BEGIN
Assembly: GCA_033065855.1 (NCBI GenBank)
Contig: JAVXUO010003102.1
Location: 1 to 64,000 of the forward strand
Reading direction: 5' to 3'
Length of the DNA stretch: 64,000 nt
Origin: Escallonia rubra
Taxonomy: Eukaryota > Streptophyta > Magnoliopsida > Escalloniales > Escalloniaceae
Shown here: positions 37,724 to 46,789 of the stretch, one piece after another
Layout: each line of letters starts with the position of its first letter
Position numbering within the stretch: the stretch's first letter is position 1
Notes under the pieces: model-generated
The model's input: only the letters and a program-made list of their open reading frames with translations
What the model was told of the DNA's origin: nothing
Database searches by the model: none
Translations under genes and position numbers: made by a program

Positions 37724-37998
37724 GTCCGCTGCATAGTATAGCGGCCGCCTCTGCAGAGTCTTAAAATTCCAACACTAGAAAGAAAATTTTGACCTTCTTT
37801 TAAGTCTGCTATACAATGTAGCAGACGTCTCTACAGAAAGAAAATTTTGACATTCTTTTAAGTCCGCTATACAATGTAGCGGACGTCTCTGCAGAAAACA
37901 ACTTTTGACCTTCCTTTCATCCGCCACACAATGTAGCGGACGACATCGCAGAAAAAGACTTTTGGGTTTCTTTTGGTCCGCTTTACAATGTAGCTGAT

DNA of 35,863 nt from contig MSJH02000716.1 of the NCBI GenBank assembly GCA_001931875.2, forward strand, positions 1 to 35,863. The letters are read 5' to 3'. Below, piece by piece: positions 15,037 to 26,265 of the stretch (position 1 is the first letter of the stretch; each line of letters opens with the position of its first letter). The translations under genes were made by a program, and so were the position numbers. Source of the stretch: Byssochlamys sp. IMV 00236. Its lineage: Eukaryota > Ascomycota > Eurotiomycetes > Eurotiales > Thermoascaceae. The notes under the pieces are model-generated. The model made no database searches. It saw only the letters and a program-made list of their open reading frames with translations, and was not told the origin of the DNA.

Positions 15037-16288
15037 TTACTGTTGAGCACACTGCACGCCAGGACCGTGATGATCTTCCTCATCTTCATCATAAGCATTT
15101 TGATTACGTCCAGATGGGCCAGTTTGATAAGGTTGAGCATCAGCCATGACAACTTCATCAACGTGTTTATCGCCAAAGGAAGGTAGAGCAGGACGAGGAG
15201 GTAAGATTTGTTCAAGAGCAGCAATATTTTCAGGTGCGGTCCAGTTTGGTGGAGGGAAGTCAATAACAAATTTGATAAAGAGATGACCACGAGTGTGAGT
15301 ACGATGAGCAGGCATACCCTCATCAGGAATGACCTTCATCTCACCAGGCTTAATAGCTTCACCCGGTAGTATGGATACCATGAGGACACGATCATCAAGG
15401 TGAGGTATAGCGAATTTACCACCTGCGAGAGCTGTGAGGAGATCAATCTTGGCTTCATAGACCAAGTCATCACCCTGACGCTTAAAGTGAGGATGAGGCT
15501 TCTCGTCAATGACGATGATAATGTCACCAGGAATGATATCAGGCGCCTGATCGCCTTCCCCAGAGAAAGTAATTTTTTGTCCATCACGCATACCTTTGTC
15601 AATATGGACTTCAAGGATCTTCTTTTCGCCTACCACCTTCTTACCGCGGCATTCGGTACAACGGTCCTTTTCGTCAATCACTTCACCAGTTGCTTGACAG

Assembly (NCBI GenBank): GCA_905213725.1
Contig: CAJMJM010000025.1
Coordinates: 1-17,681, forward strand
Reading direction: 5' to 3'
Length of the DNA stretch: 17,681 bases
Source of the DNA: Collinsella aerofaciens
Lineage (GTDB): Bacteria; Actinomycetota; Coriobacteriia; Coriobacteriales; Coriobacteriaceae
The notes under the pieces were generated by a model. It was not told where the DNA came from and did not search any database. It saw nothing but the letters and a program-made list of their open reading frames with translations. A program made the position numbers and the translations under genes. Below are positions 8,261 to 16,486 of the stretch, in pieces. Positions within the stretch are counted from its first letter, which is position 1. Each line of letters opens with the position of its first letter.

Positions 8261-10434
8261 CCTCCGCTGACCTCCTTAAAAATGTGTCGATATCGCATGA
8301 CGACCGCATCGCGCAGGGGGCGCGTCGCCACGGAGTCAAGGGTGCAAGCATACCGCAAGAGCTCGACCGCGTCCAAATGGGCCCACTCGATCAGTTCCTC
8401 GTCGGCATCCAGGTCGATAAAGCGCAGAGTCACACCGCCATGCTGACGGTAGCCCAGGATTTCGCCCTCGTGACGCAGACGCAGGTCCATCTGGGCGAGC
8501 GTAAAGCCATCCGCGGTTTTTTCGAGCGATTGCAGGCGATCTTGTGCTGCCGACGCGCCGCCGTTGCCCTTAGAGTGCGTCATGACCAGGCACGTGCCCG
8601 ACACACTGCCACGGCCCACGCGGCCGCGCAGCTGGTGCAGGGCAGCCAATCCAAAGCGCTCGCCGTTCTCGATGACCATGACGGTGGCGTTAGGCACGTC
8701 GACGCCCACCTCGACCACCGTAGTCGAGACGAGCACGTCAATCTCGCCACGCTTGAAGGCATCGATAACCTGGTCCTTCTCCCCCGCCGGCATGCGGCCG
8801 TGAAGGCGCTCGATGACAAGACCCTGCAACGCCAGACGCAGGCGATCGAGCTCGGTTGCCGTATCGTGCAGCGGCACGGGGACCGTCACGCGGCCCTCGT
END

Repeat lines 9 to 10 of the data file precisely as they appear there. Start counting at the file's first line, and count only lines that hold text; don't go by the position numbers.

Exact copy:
Layout: each line of letters starts with the position of its first letter
Position numbering within the stretch: the stretch's first letter is position 1